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Michael Mount: Farmed Oranges in Hawaii and Hiked the Pacific Crest Trail

July 5, 2011

Michael Mount

          After graduating high school I moved to White Mountains in New Hampshire, where I spent my days building bridges and cutting trees. In the following spring I began full-time work as a carpenter in North Carolina, dismantling tobacco smokehouses. I had amassed a small pile of cash by the time of March, and I set out into the woods in Georgia, on the Appalachian Trail. By August I had reached Maine, and by September I was a freshman at Brown.

          After a year and a half at Brown I declared a semester long leave. While my sophomore peers were romping in the snow and choosing classes, I was working on an orange farm in Hawaii, on the southern edge of the Big Island. I spent most of my days in trees, and after four months I was back in the continent, back on the west coast. In April I began walking north from the dusty Mexican border, following the Pacific Crest Trail over the spine of the Sierra Nevada and the Cascades, through California, Oregon and Washington. By late August I was standing in Canada.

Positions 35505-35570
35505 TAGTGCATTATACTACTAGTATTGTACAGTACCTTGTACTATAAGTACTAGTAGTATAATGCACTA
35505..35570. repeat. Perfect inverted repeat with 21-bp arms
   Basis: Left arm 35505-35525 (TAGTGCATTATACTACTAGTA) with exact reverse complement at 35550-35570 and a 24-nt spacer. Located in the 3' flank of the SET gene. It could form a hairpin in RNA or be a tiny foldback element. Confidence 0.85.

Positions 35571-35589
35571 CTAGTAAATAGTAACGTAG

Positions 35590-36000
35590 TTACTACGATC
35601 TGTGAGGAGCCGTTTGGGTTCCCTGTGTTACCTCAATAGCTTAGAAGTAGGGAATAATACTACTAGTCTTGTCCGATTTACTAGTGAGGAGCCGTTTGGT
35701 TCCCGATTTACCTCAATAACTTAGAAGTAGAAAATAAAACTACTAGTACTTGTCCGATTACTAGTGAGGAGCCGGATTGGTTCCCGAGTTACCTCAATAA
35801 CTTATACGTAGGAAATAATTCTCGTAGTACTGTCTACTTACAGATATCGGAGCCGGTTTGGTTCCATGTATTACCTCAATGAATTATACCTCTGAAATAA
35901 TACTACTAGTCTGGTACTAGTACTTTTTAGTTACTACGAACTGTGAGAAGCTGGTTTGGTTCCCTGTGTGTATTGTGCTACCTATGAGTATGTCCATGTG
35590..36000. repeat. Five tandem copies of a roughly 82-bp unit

Experiences away from University are investments that pay greater dividends than cash. Leave-taking allowed me to rebuild the frame in which I see college, and to see myself from a new pair of eyes. After nights of building fires on mountain passes, and days of walking in deep canyons through ancient trees, and weeks in the hot Hawaiian sun, and living on the margin of hunger every week, things like term papers were easy.

Forester Pass, highest point on the Pacific Crest Trail: 13,200 feet

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